The appearance of your baby's teeth is a growth milestone and you probably can't wait to see the beautiful smile building tooth by tooth. However, teething is often associated with discomfort and pain. In many children, it may come in the form of a teething fever and it is indeed a rough time for both, the mother and the kid.
Here is everything you need to know about a teething fever and how to mitigate its effects.
The rate of dental development varies for every child, but the lower front incisors usually appear around the 7-8 months mark. The pain and fever also vary for every child.
While myths say that even a low increase in body temperature is a teething fever, this is not the case. Teething fevers are only a mild rise in temperature from the normal due to the inflammation of gums. A fever above 100 degrees Fahrenheit accompanied by loose stools is most likely another infection that the child may be fighting with. It is best to monitor the fever with a thermometer and consult the doctor if it goes above 100.
When the first teeth emerge, the gums swell up and cause irritation to the baby. This causes pain and fever that lasts only for a couple of days. It may seem like a long illness because as the other teeth pop up the discomfort tends to return. The intensity of pain and fever goes down with the following teeth, so the first few will usually be the most painful and associated with episodes of crankiness.
While at that age it is common to associate any bout of crankiness with teething, here is how you can know if it is really teething related pain and fever:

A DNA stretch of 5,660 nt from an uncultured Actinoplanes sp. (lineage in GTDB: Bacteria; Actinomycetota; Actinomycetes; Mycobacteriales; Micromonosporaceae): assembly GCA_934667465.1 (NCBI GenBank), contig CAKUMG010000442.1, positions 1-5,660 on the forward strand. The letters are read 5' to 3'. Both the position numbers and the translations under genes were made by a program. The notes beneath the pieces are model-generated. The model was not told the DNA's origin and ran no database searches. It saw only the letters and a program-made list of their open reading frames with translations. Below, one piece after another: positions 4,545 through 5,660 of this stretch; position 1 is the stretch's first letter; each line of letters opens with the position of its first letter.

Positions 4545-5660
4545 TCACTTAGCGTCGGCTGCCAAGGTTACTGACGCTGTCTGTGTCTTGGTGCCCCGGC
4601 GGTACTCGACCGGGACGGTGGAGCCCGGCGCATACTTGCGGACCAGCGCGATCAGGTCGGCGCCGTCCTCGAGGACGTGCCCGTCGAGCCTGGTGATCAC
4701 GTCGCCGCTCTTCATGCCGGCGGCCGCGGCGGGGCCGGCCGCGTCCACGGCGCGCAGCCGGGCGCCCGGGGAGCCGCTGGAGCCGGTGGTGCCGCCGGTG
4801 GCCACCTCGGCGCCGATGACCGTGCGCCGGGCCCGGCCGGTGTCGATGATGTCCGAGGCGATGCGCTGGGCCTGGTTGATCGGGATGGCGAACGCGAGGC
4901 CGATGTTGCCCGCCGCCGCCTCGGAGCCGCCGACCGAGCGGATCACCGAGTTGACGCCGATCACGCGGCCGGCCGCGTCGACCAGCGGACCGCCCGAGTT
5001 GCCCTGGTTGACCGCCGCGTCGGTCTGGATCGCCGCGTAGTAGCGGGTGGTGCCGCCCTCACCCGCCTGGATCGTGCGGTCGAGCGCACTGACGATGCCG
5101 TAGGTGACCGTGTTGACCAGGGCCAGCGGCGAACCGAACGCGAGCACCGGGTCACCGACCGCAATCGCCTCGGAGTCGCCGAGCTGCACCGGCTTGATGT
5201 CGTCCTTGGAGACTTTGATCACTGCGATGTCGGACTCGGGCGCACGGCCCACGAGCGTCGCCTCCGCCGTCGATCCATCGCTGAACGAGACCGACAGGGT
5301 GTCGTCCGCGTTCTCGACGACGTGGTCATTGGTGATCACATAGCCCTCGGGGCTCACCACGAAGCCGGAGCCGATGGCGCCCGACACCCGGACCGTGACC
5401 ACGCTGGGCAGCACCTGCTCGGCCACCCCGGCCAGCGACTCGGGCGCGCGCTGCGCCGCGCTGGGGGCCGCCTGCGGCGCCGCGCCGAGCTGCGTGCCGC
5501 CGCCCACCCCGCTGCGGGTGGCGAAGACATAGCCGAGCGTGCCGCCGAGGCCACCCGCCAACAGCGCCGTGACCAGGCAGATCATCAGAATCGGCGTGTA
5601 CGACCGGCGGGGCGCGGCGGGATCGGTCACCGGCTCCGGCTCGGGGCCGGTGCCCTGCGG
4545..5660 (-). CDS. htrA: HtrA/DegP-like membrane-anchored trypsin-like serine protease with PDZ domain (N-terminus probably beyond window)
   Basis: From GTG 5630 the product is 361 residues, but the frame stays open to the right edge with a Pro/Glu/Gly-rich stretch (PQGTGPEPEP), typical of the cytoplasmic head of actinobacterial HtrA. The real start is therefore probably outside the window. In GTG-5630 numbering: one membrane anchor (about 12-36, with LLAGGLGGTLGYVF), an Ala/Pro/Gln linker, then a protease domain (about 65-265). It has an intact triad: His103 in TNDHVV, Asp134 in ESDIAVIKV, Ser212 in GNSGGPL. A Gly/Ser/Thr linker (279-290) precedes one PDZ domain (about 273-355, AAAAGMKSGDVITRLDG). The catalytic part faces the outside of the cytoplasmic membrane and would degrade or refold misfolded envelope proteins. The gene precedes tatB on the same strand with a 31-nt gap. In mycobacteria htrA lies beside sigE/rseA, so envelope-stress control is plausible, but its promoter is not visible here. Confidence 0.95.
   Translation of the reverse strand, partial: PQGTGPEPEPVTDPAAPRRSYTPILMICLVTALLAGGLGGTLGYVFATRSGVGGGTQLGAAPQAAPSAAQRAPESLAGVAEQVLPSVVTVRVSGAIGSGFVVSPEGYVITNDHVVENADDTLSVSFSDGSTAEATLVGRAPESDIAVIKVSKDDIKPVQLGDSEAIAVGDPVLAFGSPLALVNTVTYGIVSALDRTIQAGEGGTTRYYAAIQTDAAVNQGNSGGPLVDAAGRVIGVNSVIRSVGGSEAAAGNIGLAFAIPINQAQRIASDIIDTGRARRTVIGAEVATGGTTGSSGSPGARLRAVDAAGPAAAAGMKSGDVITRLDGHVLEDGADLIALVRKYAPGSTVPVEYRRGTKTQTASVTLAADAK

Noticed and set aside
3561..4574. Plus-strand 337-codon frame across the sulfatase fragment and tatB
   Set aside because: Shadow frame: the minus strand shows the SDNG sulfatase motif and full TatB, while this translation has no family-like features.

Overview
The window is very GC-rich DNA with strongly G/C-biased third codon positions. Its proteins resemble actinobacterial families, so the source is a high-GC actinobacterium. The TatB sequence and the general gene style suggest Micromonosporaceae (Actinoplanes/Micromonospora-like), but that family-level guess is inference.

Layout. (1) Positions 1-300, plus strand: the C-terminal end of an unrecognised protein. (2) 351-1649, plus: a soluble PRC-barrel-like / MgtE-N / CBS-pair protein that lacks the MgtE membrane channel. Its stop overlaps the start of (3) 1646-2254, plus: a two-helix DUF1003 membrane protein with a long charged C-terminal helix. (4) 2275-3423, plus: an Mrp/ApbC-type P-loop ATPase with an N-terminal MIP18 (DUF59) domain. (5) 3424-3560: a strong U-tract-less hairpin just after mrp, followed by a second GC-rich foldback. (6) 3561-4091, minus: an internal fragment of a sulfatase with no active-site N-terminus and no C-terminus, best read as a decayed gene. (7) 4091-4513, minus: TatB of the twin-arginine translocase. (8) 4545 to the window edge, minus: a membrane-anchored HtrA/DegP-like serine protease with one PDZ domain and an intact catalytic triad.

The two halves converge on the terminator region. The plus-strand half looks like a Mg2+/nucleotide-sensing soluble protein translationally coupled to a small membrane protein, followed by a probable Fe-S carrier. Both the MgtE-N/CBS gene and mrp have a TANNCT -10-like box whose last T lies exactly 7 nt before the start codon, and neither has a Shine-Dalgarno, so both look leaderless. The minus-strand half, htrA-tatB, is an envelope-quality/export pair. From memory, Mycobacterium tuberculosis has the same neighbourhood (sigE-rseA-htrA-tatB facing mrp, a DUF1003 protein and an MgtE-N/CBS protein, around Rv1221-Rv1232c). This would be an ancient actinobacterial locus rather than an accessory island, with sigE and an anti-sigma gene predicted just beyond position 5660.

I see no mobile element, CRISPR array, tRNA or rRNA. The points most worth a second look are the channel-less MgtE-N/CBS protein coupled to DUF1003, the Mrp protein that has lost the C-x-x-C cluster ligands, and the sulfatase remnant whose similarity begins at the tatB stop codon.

Many children produce excessive saliva when teething. It is a good idea to check if drooling is accompanied by an urge to itch or chew.
The excessive drooling may sometimes cause chapped lips or redness around the mouth. This is termed as a teething rash.
This is a common indicator of teething when the baby tries to bite you or the things easily accessible to him/her. This is because biting tends to soothe the soreness in the teeth.
Inflammation of the gums may cause fussy behaviour in kids. Crankiness accompanied by a mild fever is often related to teething.
Sometimes, tooth eruption may be accompanied with a dark red or purple blister on the gums and bleeding. This is the oozing out of hematoma and resolves itself once the teeth emerge completely.
The time when your child is slowly developing denticles is also the time when they will be exploring around, catching germs and putting everything in their mouth. The germs may cause common fevers and infections that could be mistaken with teething fever. Here are some symptoms that characterize other illnesses than teething:
These symptoms require a doctor’s attention and must not be dismissed as common teething symptoms.
You can ease a teething fever by comforting the baby’s gums. This can be done by giving them something to chew on or massaging the gums lightly with a cold cloth.